HBU Associate Professor Joshua Sikora describes Alfredo Ruiz as “one of the finest students” in HBU’s Cinema & New Media Arts program. The recent Class of 2022 graduate produced a short film entitled, “Father,” which is now premiering at numerous film festivals. The film follows an insecure young artist who contends with his feelings of inadequacy and his ego as he prepares for the death of his father who is also an artist.
The film has won numerous awards, including “Best Narrative Short” in London’s Infinity Film Festival and the “Gold Remi Award” in the WorldFest-Houston International Film Festival.
“Father,” my senior project film, has been so rewarding to me in my academic career. This project was born out of a love for art but also my own questions about the meaning and purpose of creating art. I wrote the screenplay for this short film in the Spring of 2018 during a screenwriting class. When I finished writing it, I left the project alone for about two years until I revisited it and decided to bring it to life. With the help of several professors, I began pre-production in the Spring of 2021 and began production in the summer,” said Alfredo.
The multifaceted HBU cinematic arts graduate has worked as a writer, director and cinematographer on several projects, earning credits for his work on “Whole Art,” a documentary short, “The Call,” a dramatic comedy short, two short films, “Negotiationship” and “Ice Cream Shop Girls, “Leave Your Body at the Door,” a horror short film and a TV series called “Planet Poetica.” He has been hired to work on his first feature film, “Do Not Harm,” about an overworked pandemic nurse who tries to cover up a tragic mistake that took a patient’s life and the circumstances that bring him face to face with the patient’s father, written by HBU Asst. Professor Christopher Hartwell.
Surprisingly, the path to a career in filmmaking was not clear cut for Alfredo who began his academic career pursuing a degree in art therapy at HBU, the only school in Texas offering the degree program at that time. A childhood love for the arts and storytelling would be the driving forces that would lead him to change majors and begin pursuing a degree in cinematic arts.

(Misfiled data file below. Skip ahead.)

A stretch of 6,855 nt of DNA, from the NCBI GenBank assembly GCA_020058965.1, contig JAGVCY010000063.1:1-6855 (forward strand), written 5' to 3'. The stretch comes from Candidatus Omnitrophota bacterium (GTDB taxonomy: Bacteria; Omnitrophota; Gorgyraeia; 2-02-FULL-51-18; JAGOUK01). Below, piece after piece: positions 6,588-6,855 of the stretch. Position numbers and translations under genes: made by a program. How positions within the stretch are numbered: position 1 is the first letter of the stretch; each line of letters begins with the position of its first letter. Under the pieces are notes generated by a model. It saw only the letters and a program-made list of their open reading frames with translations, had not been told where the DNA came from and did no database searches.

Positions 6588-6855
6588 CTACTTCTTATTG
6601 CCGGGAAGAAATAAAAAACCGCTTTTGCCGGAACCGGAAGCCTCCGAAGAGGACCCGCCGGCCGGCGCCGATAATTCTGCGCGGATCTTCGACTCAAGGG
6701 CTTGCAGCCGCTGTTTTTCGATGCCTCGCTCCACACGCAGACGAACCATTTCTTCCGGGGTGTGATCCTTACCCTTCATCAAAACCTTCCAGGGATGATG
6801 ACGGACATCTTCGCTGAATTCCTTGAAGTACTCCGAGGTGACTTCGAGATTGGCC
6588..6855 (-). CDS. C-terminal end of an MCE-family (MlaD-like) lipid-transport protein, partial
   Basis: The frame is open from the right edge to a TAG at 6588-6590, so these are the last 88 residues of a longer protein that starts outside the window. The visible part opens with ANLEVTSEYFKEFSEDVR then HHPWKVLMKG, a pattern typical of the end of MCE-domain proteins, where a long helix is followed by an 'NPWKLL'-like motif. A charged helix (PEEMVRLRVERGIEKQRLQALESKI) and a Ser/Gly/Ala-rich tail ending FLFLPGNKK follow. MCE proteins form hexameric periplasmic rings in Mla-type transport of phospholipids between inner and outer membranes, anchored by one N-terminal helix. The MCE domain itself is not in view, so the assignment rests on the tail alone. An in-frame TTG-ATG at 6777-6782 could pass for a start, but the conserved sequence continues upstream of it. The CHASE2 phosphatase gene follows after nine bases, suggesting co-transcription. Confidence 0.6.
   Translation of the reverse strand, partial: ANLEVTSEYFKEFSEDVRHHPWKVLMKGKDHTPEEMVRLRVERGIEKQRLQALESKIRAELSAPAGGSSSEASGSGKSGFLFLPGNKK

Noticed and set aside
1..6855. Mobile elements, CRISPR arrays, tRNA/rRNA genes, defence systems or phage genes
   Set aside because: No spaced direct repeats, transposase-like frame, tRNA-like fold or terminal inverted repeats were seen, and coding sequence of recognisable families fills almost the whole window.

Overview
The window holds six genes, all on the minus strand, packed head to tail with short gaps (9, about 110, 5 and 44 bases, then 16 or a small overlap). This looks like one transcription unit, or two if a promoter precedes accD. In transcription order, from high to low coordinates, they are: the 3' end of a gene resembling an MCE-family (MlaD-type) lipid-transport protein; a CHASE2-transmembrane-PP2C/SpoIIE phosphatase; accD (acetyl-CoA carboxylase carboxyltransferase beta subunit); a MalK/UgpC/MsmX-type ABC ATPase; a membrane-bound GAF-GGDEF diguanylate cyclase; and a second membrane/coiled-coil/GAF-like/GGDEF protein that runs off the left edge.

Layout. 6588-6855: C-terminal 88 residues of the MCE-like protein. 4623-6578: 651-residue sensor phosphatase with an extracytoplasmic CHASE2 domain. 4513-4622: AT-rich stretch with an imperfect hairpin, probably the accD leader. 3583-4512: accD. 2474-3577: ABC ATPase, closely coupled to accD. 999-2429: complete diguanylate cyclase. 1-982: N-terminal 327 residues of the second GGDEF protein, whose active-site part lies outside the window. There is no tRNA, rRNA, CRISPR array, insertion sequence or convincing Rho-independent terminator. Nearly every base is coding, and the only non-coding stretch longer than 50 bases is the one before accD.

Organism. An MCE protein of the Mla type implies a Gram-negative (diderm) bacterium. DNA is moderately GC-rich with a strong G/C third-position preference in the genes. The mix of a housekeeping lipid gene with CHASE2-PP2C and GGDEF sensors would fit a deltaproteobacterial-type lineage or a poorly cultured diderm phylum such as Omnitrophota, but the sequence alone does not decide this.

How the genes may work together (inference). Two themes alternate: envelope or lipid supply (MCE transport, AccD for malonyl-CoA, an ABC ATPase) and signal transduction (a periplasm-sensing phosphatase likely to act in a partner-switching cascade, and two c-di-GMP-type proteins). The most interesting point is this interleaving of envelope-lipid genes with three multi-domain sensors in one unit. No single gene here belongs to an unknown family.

The son of immigrant parents, his family moved to the U.S. from Mexico more than two decades ago. Growing up his parents and members of his family instilled in him a love for the arts from plays to paintings to music. Also fascinated by technology and graphic design, the combination of interests eventually led Alfredo onto the path of filmmaking.
“Looking back, I now see that while I did not own a camera, I was making movies in my head all along. It is clear that my childhood was one full of art, but at such a young age it did not cross my mind that this could be my career,” said Alfredo. “I can see that this passion for storytelling and specifically through film has been something that has been stirring in me since I was just a boy.”
After graduating from Houston’s Deer Park High School, Alfredo recalls wanting to go to a large university far away from home to “start a new life,” but describes it as “funny how God turns things around.”
“I quickly realized how much of a blessing it is to attend a small private university where one can grow close to their peers and their professors and mentors. The class sizes were not overwhelming and I felt that I could freely interact in the lectures,” said Alfredo.
He values the time he spent in HBU’s cinematic arts program and the opportunities the program afforded him to learn from professors who were not only teachers but mentors and industry professionals. He also had opportunities to work on outside projects and attend weekly film screenings and special events.
“My professors in the cinematic arts program have without a doubt had the biggest impact on my life. They have not only shown me what it looks like to be good filmmakers but good friends, family members, church members and well-rounded individuals. I aspire to be like them one day. They have been of great inspiration as storytellers and people of faith. Their love for art and life has continued to stir up the passion in me from childhood to create,” said Alfredo.
He encourages students looking to pursue careers in filmmaking to consider HBU. He describes the University as a place that has challenged him and helped him to become a better storyteller and filmmaker as well as a place where “you will be surrounded by great friends and mentors who are thoughtful and caring” and “other creative individuals who are also believers.”
“When I look back, I am aware of God’s work in my life leading me here to HBU to study filmmaking. I was not always certain of what I wanted to do with my life, much less the school that I wanted to attend, but I can truthfully say that these past couple of years here have been some of the best ones of my life yet – shaping the person that I am today,” said Alfredo.
Alfredo plans to work as a cinematographer, screenwriter or teacher and hopes to have completed several independent short films and have them accepted in notable film festivals. He also plans to pursue a Master of Fine Arts in Screenwriting at HBU.
“All in all, I am keeping my heart open for what and where the Lord is leading me as I have learned that He has better plans for me. I am hopeful for where He is taking me and the people that I will meet along the way,” said Alfredo.